California Gov. Gavin Newsom announced on Wednesday the launch of a “strike team” of technologists, including Code for America and U.S. Digital Response founder Jennifer Pahlka, to modernize the state’s backlogged unemployment systems.
The group, which will also include California Government Operations Agency Secretary Yolanda Richardson, will create a “blueprint” for new technology systems within the state’s Employment Development Department, which oversees insurance and benefits for the state’s nearly 3 million unemployed residents. Newsom said the department has processed more than 8 million unemployment insurance claims since March, but that outdated technology is saddling the state with an ongoing backlog of claims.
“There should be no barriers between Californians and the benefits they have earned,” Newsom said in a press release. “Unprecedented demand due to job loss during this pandemic paired with an antiquated system have created an unacceptable backlog of claims. Californians deserve better, and these reform efforts aim to move the Department in that direction.”
With support from California’s Department of Technology and Office of Digital Innovation, the new strike team is set to deliver recommendations within the next 45 days on short-, mid- and long-term recommendations for improving user experience. The team will also suggest ways for the EDD to process nearly 1 million unemployment claims that may be eligible for benefits by September, with a focus on processing the oldest claims first. The department launched an chat bot and a text-messaging alert system in April to let claimants know the status of their benefits, but Pahlka and Richardson have been tasked with helping the EDD make the process easier for residents.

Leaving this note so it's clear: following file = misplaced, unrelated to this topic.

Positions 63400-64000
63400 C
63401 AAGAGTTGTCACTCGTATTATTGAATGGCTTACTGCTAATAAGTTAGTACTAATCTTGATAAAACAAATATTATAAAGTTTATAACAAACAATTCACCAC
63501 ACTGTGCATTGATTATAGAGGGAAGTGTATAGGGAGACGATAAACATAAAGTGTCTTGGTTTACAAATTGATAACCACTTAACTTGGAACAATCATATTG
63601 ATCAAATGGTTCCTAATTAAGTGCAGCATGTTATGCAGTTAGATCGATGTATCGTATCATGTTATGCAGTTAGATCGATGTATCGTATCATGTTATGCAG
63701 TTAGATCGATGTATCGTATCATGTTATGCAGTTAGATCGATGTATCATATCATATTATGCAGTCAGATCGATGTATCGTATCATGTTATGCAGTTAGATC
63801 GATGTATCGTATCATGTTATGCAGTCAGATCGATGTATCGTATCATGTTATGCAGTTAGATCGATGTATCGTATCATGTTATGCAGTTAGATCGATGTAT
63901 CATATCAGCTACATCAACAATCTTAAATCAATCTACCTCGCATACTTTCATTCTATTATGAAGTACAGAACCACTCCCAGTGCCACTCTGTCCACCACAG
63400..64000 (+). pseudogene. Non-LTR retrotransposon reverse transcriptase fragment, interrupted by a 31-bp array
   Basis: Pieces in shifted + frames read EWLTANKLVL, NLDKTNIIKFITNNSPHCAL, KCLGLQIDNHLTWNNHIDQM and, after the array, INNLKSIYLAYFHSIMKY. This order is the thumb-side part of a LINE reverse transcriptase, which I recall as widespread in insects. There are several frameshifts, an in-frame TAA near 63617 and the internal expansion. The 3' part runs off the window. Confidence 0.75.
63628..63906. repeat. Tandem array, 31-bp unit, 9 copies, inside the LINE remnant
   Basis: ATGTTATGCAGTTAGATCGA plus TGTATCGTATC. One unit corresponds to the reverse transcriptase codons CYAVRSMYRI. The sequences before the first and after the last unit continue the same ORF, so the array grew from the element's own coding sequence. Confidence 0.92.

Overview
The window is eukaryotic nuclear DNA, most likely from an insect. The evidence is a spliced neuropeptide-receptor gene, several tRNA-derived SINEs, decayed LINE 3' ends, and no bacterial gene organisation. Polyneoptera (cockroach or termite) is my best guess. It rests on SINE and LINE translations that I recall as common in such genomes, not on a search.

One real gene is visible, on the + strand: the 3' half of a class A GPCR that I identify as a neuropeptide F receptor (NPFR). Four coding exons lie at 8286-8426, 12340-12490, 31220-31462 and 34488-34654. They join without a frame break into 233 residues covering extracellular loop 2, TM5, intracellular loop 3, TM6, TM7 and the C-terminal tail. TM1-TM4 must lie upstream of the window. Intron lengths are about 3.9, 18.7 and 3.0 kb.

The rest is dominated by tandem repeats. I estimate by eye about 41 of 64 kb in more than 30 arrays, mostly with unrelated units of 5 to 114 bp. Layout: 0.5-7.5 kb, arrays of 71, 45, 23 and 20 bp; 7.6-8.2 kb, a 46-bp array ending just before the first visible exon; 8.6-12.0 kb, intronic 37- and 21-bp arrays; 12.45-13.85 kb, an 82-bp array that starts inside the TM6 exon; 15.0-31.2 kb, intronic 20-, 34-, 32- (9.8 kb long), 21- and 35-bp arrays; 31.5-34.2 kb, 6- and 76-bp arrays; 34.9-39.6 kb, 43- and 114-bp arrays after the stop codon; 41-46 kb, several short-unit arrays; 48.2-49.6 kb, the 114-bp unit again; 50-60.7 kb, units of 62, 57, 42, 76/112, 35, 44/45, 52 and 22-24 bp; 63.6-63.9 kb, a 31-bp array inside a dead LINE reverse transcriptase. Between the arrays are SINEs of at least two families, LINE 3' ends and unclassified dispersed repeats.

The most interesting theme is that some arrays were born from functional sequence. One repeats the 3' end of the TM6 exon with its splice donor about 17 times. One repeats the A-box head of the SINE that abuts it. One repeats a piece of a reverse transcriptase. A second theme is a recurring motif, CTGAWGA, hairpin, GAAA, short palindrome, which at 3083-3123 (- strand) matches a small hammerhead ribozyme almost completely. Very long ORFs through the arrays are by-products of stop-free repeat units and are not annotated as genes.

“While we have faced unprecedented challenges this year, unemployment insurance should be a human-centered system that supports people during hard times. From the first contact to final resolution and all communication in between, we are committed making the UI experience better for Californians,” Julie Su, secretary of the Labor and Workforce Development Agency, said in the press announcement.
In a statement emailed to StateScoop, Pahlka said she looks forward to recommending updates to policies, processes and technology that can enable “scalable, agile, human-centered services to meet the needs of Californians.”
“The challenges facing government today are complex, but California’s public servants have the will and the skills to update government services so they can help more people more quickly,” she wrote.
State unemployment systems have been under duress for the majority of the coronavirus pandemic, as people who have lost their jobs place unprecedented demand for benefits on IT systems that are often decades old. The rapid modernization has caused some states, like Arkansas and Illinois, to leak data or develop backlogs. States including New York and New Jersey, meanwhile, have enlisted technology companies to help build entirely new functionality into their unemployment systems.
Newsom acknowledged that the state’s IT infrastructure was overwhelmed with unemployment claims in April, but said Wednesday that the new strike team will also help build a foundation for more effective communication between the state and residents regarding unemployment claims. EDD will continue meeting bi-weekly with state legislators to improve communication between EDD staff and residents, Newsom said, and communicate requirements like that unemployment claimants must certify their claim every two weeks.